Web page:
The Telegraph India: Madame Gandhi delivers a message of empowerment through her latest video

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Photos by Sajna Sivan

The multi-talented artiste, percussionist, producer and activist, celebrated Pride Month with a banger.

When you become the image of your own imagination, it’s the most powerful thing you could ever do,” RuPaul once said. The Pride Month came to an end on June 30 and Madame Gandhi, multi-talented artiste, percussionist, producer and activist, celebrated the month with a banger. She dropped the music video of her 2019 release Waiting For Me that celebrates the people who are a part of the LGBTQIA+ community.

Madame Gandhi, aka Kiran Gandhi, has never kept away from voicing her strong opinions about gender notions, identity and politics. She, in fact, ran the 2015 London Marathon to combat the period stigma. Other than being the rebel that she is, the artiste has toured as a drummer for M.I.A. and Thievery Corporation and has also performed at the 2020 Vision Stadium Tour hosted by Oprah.Her own music includes the release of two short-form albums (Voices, 2016 and Visions, 2019), besides a series of music videos produced and conceptualised by women and gender non-conforming creatives. An email chat with the artiste who is now signed with Sony Music Masterworks.

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School uniforms, according to Madame Gandhi, depicts conformity, something that is taught from a young age.

Why did you plan to release the video for Waiting For Me on the last day of Pride Month?

We chose to release this video during Pride Month to celebrate the queer, gender non-conforming, and trans people in the music video for Waiting For Me. It is important to me to show the vast diversity within our South Asian community itself. This diversity comes in the form of age, ethnicity, geographic location, sexual orientation, gender identity and more. It is also very important to me to show a genuine portrayal of me and my friendships with other LGBTQIA+ people to debunk stereotypes of what it means to have a queer identity.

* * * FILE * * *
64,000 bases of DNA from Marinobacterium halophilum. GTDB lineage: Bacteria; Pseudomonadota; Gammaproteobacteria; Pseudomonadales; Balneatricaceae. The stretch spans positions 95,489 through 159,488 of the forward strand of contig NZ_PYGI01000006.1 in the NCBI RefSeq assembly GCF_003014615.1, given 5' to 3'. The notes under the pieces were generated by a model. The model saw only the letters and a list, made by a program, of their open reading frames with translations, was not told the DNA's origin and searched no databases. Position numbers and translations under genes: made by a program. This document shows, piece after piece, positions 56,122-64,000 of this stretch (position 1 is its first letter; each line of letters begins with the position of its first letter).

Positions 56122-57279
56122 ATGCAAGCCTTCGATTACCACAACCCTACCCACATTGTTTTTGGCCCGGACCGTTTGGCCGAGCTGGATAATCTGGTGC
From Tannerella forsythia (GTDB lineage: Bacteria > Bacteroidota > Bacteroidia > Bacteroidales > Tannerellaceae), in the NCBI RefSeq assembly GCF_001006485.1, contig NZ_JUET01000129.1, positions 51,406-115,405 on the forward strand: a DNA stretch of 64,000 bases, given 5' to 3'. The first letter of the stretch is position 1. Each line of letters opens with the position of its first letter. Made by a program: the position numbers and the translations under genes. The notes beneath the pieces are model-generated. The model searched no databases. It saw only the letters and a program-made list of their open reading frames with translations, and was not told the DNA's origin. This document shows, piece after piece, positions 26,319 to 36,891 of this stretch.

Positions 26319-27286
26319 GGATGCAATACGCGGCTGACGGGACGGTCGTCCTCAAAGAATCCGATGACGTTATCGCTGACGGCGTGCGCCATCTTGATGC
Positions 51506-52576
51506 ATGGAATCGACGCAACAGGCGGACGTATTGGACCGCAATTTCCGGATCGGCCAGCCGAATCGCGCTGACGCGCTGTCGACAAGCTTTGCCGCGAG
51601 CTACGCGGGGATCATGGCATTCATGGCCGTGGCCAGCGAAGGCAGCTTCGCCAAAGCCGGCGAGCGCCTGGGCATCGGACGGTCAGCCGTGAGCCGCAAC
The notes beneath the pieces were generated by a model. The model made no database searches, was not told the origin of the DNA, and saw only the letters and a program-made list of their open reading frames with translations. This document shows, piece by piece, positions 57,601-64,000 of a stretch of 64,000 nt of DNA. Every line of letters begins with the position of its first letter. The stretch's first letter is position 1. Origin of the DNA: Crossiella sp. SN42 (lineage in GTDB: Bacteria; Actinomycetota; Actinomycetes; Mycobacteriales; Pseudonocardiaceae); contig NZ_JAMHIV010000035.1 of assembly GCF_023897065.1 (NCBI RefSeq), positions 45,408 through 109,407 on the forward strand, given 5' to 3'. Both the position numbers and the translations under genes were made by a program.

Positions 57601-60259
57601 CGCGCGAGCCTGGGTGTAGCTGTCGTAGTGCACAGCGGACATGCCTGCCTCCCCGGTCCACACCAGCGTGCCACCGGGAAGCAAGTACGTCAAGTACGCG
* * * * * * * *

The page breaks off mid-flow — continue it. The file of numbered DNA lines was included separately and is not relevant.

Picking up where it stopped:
Tell us about the idea behind the video….

I grew up going to schools between New York City and Mumbai… I attended all-girls schools… a uniform was required. While I loved my education at St. Anne’s School in Colaba, Mumbai, I did feel that it is problematic that we teach conformity at a young age instead of creativity and self-expression. These behaviours as a society are so ingrained in us that we rarely stop to question them. That is why I wanted to use the imagery in my music video to spark the question among my audience: “What does it mean to challenge society’s most problematic norms?”

You have said: “This music video is a call to action for each of us to examine how hierarchy, capitalism and systemic oppression serve to keep us obedient, with little space for dialogue or critical thinking.” Was this a thought that always remained at the back of your head or did something trigger you to write a song about it?

This is something that I have always felt. The coolest part about making a music video is that it quite literally creates a safe space for each of us to comment and dialogue with each other via YouTube and social media. I am so excited to see the conversations the video has already sparked.